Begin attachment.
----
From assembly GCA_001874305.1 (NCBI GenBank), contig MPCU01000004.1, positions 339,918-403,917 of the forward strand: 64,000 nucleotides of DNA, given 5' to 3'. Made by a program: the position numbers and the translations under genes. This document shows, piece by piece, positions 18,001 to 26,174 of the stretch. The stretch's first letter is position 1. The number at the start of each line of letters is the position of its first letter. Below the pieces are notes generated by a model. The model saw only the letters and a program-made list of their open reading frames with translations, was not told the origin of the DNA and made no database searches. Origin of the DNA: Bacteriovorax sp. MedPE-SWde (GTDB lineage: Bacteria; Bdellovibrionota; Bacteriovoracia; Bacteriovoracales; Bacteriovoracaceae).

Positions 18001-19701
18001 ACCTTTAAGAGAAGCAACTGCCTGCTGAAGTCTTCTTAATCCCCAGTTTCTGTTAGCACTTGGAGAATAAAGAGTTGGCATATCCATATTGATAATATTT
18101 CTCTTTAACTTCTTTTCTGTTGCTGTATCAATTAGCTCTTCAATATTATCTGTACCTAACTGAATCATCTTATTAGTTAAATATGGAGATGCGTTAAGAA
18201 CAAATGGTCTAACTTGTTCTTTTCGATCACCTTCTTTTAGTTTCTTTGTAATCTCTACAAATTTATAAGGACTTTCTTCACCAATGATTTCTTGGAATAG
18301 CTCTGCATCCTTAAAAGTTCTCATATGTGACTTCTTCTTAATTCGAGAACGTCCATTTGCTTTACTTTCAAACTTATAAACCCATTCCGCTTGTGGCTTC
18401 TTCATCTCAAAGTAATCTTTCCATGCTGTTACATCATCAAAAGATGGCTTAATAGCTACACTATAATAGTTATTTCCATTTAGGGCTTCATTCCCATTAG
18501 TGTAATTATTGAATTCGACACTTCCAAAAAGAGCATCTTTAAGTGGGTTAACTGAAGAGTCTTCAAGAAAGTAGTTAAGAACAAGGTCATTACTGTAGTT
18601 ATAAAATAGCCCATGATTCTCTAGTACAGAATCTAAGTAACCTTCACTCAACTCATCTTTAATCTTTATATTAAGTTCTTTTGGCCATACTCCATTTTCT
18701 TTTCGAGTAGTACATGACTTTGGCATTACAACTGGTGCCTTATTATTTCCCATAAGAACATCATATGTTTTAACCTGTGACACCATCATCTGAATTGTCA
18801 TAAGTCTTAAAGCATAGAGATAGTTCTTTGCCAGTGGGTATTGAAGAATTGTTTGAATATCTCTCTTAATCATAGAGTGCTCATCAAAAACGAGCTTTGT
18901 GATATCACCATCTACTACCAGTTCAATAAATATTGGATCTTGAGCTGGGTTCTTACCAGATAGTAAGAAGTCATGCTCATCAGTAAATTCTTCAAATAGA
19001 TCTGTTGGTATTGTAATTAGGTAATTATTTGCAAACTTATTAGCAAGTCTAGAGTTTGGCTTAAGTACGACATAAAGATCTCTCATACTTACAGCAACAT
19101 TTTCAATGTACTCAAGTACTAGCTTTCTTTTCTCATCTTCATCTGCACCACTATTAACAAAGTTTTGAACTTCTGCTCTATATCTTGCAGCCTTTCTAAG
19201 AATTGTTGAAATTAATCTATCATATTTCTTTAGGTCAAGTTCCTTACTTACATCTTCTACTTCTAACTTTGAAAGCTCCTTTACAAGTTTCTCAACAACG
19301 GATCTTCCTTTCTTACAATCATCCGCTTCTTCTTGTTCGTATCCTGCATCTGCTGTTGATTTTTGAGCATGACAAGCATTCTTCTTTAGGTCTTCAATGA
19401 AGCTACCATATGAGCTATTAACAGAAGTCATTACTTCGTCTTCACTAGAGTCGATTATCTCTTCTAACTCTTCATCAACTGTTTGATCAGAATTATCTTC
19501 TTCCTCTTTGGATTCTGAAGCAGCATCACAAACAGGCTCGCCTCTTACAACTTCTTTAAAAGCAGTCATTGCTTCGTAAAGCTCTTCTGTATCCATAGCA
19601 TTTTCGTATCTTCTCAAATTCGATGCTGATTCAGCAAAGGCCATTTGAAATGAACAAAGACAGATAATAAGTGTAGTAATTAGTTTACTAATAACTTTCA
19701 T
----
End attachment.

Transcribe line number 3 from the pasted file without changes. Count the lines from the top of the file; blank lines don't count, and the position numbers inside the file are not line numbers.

18001 ACCTTTAAGAGAAGCAACTGCCTGCTGAAGTCTTCTTAATCCCCAGTTTCTGTTAGCACTTGGAGAATAAAGAGTTGGCATATCCATATTGATAATATTT